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Rose chafer Cetonia aurata (Linnaeus, 1758) (Coleoptera, Scarabaeidae)

Click on a picture to see a larger view.

Here is a collection of photos trying to illustrate the life cycle of this beautiful beetle (15-21mm long).
All photos were taken in Colchester, Essex, CO3 3AT, UK, which seems to have an interesting hot-spot for rose chafers.
Indeed the results of the ongoing Colchester Rose Chafer Survey seem to indicate that, at present, Colchester records together with a single one from Witham, are the only ones for the whole of Essex, see Species account, Essex Field Club.
Rose chafers seem to be expanding their range in the Colchester area; otherwise they are a southern beetle. For instance, there is a very colony around Bristol.
Sometimes their larvae can be found in plant pots where they seem to feed in the compost; in my experience they don't seem to do any damage to the plants.

Please, contact me if you have found some of their larvae or adults.
All records of imagos, and larvae would be very appreciated.

LA CÉTOINE DORÉE (Cetonia aurata)! (Coléoptère Cetoniidae) - A very informative page by André Lequet who has followed the whole life cycle and is showing pictures of their eggs.
Wikipedia page for Cetonia aurata
Cetonia aurata semiochemical, Pherobase. They do smell very strongly when distressed. Now we know that it probably is anethole.
Rose Chafer – Friend or Foe ? Tatnam Organic Patch - An Urban Oasis Wildlife and Organic Garden
Cetonia aurata (rose chafer) - Species of the day, Nature Online, Natural History Museum, London.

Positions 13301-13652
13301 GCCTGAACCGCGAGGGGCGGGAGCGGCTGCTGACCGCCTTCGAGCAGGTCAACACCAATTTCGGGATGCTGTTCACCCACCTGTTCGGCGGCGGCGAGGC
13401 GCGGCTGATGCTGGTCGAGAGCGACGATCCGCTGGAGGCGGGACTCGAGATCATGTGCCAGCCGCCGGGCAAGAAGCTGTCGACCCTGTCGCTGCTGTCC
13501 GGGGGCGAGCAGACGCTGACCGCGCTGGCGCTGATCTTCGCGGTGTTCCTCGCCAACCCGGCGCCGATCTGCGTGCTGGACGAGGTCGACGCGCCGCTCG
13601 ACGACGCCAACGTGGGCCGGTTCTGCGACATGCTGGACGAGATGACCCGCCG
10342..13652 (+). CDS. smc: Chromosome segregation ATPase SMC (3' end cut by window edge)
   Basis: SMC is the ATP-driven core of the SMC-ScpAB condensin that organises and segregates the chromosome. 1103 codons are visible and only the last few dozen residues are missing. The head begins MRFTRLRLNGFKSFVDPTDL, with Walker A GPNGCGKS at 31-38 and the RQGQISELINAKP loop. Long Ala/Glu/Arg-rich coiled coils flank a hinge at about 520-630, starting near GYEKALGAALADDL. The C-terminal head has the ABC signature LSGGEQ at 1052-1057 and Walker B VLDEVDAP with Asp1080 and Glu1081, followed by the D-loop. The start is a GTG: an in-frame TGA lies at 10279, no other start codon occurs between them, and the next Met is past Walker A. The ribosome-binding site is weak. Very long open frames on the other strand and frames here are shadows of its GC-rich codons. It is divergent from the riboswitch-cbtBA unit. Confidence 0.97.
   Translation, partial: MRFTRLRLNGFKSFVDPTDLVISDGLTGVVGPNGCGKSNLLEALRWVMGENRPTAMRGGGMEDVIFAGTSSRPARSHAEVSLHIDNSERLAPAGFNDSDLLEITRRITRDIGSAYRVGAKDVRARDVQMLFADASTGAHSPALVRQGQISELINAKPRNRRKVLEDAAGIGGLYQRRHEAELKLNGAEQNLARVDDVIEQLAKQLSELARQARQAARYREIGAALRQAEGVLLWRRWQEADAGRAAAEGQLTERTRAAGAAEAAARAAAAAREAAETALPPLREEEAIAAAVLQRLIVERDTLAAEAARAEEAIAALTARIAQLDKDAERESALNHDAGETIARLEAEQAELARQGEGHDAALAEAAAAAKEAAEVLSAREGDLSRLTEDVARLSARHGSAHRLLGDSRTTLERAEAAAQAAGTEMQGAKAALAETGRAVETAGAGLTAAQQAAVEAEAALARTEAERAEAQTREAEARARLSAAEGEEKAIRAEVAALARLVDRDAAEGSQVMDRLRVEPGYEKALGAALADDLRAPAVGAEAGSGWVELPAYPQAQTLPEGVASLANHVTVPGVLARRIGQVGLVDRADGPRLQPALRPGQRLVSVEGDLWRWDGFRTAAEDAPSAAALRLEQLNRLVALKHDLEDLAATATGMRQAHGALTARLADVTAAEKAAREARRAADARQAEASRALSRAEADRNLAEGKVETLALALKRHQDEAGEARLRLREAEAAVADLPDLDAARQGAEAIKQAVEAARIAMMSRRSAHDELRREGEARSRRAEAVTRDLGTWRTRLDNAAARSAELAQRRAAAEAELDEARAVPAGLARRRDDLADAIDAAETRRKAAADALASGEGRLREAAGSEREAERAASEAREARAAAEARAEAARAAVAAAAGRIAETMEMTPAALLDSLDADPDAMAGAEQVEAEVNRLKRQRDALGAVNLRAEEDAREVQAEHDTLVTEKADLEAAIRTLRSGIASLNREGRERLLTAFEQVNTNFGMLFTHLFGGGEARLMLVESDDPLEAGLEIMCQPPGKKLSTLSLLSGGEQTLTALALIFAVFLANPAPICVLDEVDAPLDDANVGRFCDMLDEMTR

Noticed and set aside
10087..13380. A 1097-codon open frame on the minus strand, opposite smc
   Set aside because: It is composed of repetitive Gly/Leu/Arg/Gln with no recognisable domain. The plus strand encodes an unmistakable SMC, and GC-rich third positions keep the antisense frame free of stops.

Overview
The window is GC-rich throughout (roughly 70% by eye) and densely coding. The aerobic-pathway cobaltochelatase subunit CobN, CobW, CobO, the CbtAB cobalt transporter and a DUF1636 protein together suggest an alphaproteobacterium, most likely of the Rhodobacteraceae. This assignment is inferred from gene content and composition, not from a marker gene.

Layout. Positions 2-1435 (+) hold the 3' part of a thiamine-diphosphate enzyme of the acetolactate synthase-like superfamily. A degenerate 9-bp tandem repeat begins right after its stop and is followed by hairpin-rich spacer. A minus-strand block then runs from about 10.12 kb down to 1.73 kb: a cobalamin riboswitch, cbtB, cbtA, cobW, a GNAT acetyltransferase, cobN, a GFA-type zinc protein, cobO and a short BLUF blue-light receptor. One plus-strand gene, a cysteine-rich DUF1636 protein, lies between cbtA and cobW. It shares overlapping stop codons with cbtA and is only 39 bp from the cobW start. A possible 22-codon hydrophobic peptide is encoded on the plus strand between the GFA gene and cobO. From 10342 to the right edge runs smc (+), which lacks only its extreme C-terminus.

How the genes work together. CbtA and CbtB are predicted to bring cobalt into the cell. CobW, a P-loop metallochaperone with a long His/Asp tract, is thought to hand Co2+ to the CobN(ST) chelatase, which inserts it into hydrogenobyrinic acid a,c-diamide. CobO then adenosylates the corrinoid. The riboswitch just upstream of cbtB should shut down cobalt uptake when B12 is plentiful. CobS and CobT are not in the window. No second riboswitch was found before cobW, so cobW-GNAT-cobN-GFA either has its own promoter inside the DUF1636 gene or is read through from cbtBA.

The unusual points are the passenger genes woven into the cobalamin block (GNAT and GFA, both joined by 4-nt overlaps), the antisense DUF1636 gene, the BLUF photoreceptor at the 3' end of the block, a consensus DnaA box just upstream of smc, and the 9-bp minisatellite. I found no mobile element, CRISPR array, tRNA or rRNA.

Warning!  There are some websites that state that Cetonia aurata larvae feed on fresh roots. This is wrong. Flower chafers, C. aurata included, do not feed on fresh roots!
It is about time that the information on this http://www.arkive.org/rose-chafer/cetonia-aurata/ page was corrected. Unfortunatetly, it has now been coppied and pasted in the Encyclopedia of Life! Please, also note that their larvae pupate in the middle of the summer, overwinter as adults and mate the following spring.

Some references:
Chinery M (2005)  Collins Complete British Insects (Collins).
Englund R (1993)  Movement patterns of Cetonia beetles (Scarabaeidae) among flowering Viburnum opulus (Caprifoliaceae). Oecologia 94:295-302.
Fremlin M (2008)  Know Your Chafers, Nature in North-East Essex, 40-45. [PDF]
Jessop L (1987)  Dung Beetles and Chafers (Scarabaeoidea), 2nd ed.
Karolyi F, Gorb SN, Krenn HW (2009)  Trapping pollen by the moist mouth: structure and function of the mouthparts in the flower visiting Cetonia aurata (Scarabeidae, Coleoptera). Arthropod-Plant Interactions 3:1-8. [PDF]
Micó E. and GALANTE, E. (2003)  Biology and New Larval Descriptions for Three Cetoniine Beetles (Coleoptera: Scarabaeidae: Cetoniinae: Cetoniini: Cetoniina, Leucocelina). Ann. Entomol. Soc. Am. 96(2): 95-106.
Micó E. and GALANTE, E. (2003)  Larval morphology and biology of four Netocia and Potosia species (Coleoptera: Cetoniidae: Cetoniinae). Eur. J. Entomol. 100: 131-142.
Micó, E., Juárez, M., Sánchez, A. & Galante, E. (2011)  Action of the saproxylic scarab larva Cetonia aurataeformis (Coleoptera: Scarabaeoidea: Cetoniidae) on woody substrates. Journal of Natural History, 45:41-42, 2527-2542.
Tashiro H (1990)  Insecta: Coleoptera, Scarabaeida Larvae, Soil Biology Guide, Edited by Daniel L. Dindal.

Contact: Maria Fremlin.

Last updated January 2013.

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